At an age when most would think of slowing down and taking it easy Steven Machat, a Rock’n’Roll impresario who has had a hand in the sales of over 250 million records in a career spanning five decades has announced his return to the music business. His life spans towering success, heartbreaking tragedy and more anecdotes of the rich and famous than he will ever have the time to recall.
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Learn all about Steven Machat in the following All Access interview with him here:
What has this past year been like for you and your career? How are/did you get through the pandemic? What kept you happy day in and day out and continues to keep you happy these days?
In many ways as a writer I’m used to a certain level of isolation and over the last few years I’ve been writing a number of books all underpinned with musical references, but relating those to my research into myths and the truths therein. This sort of work thrives in a lockdown situation, but I’m also an enthusiastic traveler and love meeting new people so in that sense it’s not ideal.
I’m wrapping a movie I’ve produced called ‘Saving The Motherland,’ which focuses on the battle of Stalingrad and changed the course of WW2. I’ve also produced ‘Climate Live , A Documentary’ which as you will surmise tackles an issue I’m supremely passionate about. However after some five years ‘away’ I was inspired to return to my first calling, music. It was a wrench emotionally to launch a record label following the death of my son with whom I’d worked alongside until his death in 2015. I decided to call it SSK Records (School of Sacred Knowledge) an umbrella initiative that links all my creative output. The catalyst and inspiration for returning to ‘roots’ was discovering a band called Roxx Revolt and the Velvets. The songs are pure energy, combining rock with pop and invoking, certainly in my mind, a raw Jim Morrison energy I’ve not witnessed in other bands and singers for awhile. I’ve also signed an authentically heartfelt country singer songwriter called Dalles and as my career credits illustrate I’ve never been one to fall into any particular niche so I’m developing artists from various different and eclectic genres. With such a track record in Urban music across four decades I’m channeling strands of Bobby Brown with the urgency of the WuTang Clan in one project and never one to be afraid to ‘push the envelope’ I’m working with orchestral maestro Steve Sculli on ‘plant music,’ but more on that in due course.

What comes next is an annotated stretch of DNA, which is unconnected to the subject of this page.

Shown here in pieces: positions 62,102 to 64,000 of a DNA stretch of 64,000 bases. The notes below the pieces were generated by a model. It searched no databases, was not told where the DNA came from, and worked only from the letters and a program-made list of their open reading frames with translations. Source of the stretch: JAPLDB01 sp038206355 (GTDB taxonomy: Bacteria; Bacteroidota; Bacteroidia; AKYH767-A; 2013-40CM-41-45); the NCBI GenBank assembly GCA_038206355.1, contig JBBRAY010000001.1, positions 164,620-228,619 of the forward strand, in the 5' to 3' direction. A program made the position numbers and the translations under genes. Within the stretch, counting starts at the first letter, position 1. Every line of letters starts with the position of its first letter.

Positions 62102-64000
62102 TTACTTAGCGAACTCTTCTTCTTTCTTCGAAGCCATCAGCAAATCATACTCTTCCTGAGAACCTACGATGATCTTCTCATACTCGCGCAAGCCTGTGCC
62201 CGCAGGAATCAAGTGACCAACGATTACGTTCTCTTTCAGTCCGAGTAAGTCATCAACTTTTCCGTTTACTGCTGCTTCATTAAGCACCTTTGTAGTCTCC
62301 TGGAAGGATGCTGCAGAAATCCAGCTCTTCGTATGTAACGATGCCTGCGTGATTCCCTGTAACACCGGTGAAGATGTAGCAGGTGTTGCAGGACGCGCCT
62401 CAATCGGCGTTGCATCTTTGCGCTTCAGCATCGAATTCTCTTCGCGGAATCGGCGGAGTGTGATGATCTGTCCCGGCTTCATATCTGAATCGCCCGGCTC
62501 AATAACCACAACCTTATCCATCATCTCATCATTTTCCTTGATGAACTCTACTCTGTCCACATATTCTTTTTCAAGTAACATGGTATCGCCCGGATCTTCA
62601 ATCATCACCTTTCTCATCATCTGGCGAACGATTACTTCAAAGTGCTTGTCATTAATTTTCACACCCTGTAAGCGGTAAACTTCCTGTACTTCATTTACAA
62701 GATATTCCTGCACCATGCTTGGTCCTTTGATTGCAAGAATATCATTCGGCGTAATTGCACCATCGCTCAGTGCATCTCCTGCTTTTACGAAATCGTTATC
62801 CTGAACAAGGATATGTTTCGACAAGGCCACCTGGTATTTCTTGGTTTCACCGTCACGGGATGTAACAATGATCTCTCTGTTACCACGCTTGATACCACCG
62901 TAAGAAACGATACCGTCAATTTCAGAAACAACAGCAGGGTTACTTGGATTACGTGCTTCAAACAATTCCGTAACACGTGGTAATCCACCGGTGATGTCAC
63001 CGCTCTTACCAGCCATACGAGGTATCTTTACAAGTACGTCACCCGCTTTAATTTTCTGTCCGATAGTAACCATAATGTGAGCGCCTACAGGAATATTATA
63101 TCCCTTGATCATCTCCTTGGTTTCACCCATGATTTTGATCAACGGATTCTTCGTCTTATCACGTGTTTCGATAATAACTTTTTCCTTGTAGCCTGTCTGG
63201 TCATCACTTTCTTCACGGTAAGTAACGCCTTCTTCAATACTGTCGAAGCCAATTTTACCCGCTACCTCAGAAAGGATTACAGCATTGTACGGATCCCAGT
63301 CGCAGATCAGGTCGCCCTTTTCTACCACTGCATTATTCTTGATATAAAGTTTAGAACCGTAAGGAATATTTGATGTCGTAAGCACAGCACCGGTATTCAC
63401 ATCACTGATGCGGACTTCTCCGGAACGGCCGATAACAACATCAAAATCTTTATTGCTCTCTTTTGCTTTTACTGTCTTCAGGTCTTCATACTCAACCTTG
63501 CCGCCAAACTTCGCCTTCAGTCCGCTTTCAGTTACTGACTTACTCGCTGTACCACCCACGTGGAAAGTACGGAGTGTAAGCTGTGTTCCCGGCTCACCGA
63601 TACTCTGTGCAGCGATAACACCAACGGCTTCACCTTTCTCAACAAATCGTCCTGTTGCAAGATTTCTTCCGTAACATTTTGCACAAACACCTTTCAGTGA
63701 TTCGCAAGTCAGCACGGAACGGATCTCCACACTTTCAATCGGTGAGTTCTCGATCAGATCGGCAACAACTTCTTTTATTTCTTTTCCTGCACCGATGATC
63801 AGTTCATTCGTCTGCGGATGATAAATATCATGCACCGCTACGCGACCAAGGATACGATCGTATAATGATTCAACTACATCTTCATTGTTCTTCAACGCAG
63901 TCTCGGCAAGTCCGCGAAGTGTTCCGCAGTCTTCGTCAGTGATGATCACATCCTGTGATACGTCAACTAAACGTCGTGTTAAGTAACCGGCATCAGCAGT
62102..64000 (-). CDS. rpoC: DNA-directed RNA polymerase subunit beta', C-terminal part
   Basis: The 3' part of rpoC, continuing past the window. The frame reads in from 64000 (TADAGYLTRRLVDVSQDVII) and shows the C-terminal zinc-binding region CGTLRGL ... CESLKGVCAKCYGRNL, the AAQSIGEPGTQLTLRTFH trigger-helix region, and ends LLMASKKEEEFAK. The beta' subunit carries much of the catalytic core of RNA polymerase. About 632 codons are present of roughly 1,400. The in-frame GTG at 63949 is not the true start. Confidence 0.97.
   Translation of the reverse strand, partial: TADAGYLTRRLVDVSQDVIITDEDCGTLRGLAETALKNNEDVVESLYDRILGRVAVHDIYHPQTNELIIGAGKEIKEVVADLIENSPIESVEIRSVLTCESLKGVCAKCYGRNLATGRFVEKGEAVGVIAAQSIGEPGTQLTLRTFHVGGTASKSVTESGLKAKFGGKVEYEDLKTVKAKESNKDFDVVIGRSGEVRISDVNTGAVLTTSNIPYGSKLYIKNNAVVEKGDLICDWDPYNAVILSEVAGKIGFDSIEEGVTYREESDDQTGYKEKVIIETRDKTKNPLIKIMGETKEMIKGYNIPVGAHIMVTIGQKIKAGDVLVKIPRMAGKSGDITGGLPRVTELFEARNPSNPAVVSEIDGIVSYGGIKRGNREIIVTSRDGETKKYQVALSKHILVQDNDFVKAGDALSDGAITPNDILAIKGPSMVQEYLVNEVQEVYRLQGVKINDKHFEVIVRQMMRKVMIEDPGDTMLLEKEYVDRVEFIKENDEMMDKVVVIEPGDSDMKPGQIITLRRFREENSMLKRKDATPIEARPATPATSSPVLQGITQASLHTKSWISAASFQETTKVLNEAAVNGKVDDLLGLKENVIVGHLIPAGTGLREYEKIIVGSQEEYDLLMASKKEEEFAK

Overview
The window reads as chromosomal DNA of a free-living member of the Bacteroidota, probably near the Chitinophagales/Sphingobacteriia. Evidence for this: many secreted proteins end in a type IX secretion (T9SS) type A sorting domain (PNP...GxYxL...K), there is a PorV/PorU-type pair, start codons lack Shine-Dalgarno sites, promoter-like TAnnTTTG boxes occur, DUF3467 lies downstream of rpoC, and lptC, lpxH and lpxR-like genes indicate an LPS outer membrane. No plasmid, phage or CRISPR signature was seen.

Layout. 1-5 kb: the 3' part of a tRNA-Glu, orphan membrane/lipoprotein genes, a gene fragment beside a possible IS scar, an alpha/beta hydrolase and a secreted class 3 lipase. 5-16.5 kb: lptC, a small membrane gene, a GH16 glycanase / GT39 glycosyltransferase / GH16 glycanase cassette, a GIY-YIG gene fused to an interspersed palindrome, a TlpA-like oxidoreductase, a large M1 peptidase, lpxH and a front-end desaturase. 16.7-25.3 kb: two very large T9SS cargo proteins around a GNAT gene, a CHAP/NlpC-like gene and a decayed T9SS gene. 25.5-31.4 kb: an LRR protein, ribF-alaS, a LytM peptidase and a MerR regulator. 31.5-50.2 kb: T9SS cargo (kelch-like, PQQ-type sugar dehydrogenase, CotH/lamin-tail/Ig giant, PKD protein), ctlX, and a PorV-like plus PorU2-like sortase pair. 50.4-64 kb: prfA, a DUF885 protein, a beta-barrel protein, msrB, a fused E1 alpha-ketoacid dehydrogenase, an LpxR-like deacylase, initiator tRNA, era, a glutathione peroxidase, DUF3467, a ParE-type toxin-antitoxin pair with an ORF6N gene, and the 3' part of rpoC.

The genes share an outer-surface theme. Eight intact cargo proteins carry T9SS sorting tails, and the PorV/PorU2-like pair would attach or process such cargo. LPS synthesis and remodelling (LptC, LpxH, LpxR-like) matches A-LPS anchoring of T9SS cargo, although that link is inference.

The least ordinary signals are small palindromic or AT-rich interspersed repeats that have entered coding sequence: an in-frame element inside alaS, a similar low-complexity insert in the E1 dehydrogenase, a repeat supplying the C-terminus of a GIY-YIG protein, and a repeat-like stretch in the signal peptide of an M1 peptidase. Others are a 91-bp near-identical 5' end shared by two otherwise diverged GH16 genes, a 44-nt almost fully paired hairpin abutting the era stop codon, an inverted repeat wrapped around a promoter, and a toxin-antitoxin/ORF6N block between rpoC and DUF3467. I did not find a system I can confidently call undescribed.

In essence the discipline of lockdown to reach introspectively and to move forward alongside my life partner Debbie unlocked the next level of creativity. While I love the experience of film making having been involved in many films (‘Street Fighter,’ ‘Judge Dread,’ ‘Anaconda’ to name a few over the years) and writing books (‘The Creation of Ozzy’ drawn from his years of experience working with the former Black Sabbath vocalist).
I’m curious to know how your musical upbringing truly inspired your various career paths? What do you think motivates you day in and day out? How has that changed over the years?
My father, the legendary Marty Machat represented some of the most iconic names in music history. As young as 12 I had the unique experience of being in the company of say James Brown, Sam Cooke, Aretha Franklin or Frankie Valli. As I graduated through high school these experiences continued and while still in my teens I would be hanging backstage with anyone from Mick Jagger and Phil Spector to Leonard Cohen and Sly Stone. As I progressed I’d find myself listening to artists explaining their creative process while studying accountancy and law and ‘cutting my teeth’ as a public defender in Tennessee .